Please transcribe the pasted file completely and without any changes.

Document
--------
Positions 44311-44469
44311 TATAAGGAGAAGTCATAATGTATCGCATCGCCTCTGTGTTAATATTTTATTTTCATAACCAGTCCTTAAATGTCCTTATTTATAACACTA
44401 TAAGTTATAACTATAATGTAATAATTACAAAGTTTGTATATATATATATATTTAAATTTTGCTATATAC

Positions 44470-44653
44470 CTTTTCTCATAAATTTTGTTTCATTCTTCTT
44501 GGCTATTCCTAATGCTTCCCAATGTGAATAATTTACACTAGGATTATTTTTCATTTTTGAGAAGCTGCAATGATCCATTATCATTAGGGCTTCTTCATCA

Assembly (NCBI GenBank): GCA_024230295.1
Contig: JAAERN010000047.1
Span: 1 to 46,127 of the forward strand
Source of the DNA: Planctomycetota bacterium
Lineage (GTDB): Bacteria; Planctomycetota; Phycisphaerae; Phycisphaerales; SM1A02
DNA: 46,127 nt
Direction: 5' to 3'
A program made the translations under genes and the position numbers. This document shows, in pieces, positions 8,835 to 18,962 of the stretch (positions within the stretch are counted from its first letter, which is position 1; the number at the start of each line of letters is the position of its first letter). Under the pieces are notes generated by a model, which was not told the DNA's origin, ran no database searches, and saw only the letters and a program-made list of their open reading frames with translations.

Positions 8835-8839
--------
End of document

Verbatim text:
Positions 44311-44469
44311 TATAAGGAGAAGTCATAATGTATCGCATCGCCTCTGTGTTAATATTTTATTTTCATAACCAGTCCTTAAATGTCCTTATTTATAACACTA
44401 TAAGTTATAACTATAATGTAATAATTACAAAGTTTGTATATATATATATATTTAAATTTTGCTATATAC

Positions 44470-44653
44470 CTTTTCTCATAAATTTTGTTTCATTCTTCTT
44501 GGCTATTCCTAATGCTTCCCAATGTGAATAATTTACACTAGGATTATTTTTCATTTTTGAGAAGCTGCAATGATCCATTATCATTAGGGCTTCTTCATCA

Assembly (NCBI GenBank): GCA_024230295.1
Contig: JAAERN010000047.1
Span: 1 to 46,127 of the forward strand
Source of the DNA: Planctomycetota bacterium
Lineage (GTDB): Bacteria; Planctomycetota; Phycisphaerae; Phycisphaerales; SM1A02
DNA: 46,127 nt
Direction: 5' to 3'
A program made the translations under genes and the position numbers. This document shows, in pieces, positions 8,835 to 18,962 of the stretch (positions within the stretch are counted from its first letter, which is position 1; the number at the start of each line of letters is the position of its first letter). Under the pieces are notes generated by a model, which was not told the DNA's origin, ran no database searches, and saw only the letters and a program-made list of their open reading frames with translations.

Positions 8835-8839